The dollar gained earlier this week against most major peers after data showed U.S. retail sales unexpectedly increased in April, spurring bets the Fed will slow its bond buying under the quantitative-easing stimulus strategy. The central bank purchases $85 billion of Treasury and mortgage debt a month.
The U.S. unemployment rate fell to 7.5 percent in April, from 7.8 percent in September.
“It’s clear that the labor market has improved since September,” when the Fed began its latest round of asset purchases, the San Francisco Fed’s Williams said today in a speech in Portland, Oregon. “We could reduce somewhat the pace of our securities purchases, perhaps as early as this summer” and end the program late this year.
The Fed has pumped up its balance sheet to $3.32 trillion.
The greenback slipped earlier today against the euro as the Fed Bank of Philadelphia’s general economic index unexpectedly fell to minus 5.2 in May from 1.3 the prior month. Readings less than zero signal contraction in the region. Economists surveyed by Bloomberg called for a gain to 2.
Initial jobless claims jumped by 32,000 to 360,000 in the week ended May 11, the most since the end of March, Labor Department figures showed. New-home starts slumped 16.5 percent last month, the most since February 2011, the Commerce Department said.
The U.S. consumer-price index decreased 0.4 percent, the biggest drop since December 2008, after falling 0.2 percent in March, Labor Department data showed. Economists surveyed by Bloomberg projected a 0.3 percent decline.
“Everything that came out from the U.S. was miserable,” Camilla Sutton, head of currency strategy at Bank of Nova Scotia in Toronto, said in a telephone interview. “There was disappointment on every number that was released this morning.”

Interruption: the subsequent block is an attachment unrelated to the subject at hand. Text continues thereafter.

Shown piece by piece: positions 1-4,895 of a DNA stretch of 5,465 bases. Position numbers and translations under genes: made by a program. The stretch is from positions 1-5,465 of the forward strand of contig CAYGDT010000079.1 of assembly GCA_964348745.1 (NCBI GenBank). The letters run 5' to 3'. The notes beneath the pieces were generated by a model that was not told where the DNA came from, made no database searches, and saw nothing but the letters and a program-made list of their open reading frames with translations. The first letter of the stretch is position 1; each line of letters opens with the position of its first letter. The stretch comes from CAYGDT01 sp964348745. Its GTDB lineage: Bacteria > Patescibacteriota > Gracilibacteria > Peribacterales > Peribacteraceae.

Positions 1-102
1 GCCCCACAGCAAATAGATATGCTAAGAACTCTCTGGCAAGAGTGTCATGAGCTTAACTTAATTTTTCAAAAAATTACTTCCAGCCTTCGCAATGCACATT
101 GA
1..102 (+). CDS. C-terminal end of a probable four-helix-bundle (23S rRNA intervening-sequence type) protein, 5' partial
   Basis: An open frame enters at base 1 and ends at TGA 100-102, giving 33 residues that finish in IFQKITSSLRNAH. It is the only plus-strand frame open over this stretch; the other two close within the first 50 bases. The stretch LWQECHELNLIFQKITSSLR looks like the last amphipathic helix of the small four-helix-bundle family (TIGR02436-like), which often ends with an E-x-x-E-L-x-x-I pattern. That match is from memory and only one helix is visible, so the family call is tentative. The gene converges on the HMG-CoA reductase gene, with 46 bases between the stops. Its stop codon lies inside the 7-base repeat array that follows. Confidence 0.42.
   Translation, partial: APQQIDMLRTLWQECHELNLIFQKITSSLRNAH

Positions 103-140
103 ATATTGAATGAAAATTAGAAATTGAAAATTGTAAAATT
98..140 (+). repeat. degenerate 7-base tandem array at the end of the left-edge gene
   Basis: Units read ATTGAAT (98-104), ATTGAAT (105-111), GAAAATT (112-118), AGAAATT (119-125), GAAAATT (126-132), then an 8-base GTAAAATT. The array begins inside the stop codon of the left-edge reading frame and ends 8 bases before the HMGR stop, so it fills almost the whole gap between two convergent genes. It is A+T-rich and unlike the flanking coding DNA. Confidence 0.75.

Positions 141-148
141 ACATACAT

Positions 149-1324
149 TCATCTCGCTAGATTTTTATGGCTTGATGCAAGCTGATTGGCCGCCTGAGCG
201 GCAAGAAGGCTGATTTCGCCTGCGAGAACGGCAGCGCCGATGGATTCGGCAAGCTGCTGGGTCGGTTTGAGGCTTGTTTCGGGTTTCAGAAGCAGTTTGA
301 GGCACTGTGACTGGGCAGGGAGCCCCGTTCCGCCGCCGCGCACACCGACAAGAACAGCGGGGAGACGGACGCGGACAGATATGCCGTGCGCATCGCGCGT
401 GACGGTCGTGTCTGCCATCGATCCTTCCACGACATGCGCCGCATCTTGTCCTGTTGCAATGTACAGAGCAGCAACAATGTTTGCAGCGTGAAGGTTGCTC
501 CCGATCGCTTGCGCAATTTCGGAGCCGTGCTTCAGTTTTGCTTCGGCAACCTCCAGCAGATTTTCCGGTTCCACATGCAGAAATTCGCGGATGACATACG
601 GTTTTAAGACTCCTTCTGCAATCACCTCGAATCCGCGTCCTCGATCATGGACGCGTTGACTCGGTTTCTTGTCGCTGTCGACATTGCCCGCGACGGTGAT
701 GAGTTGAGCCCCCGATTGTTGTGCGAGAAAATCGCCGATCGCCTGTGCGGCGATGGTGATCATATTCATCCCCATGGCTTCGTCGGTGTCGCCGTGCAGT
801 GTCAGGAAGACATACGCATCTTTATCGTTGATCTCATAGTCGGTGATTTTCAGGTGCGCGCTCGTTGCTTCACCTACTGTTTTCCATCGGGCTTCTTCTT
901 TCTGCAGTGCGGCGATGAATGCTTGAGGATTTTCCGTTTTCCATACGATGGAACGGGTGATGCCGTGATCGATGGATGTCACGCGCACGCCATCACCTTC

Russia raised the greenback’s share in its reserves to 45.8 percent, from 45.5 percent a year earlier, according to the Russian central bank’s annual report. The euro had its share cut to 40.4 percent, from 42.1 percent.
The euro area’s annual inflation rate declined to 1.2 percent in April from 1.7 percent in March, the European Union’s statistics office said today, confirming the estimate released on April 30. That’s the lowest rate since February 2010.
The 17-nation currency fell yesterday to a six-week low versus the greenback on speculation the European Central Bank will have to ease monetary policy further after data showed the region’s economy shrank for a record sixth quarter.
“The growth data yesterday plus benign inflation will leave open the question of whether the ECB is going to do more easing,” said Jane Foley, a senior currency strategist at Rabobank International in London.
Australia’s dollar fell against the majority of its 16 most-traded counterparts on concern a slowdown in global growth will hurt commodity prices. The Aussie declined 0.6 percent to 98.40 U.S. cents and reached 97.98, the weakest since June 6.
The Australian currency declined 3.3 percent over the past six months, the second-worst performer among 10 developed-nation currencies tracked by Bloomberg Correlation Weighted Indexes. The yen slumped 20 percent, while the euro increased 3.8 percent and the dollar rose 2.6 percent.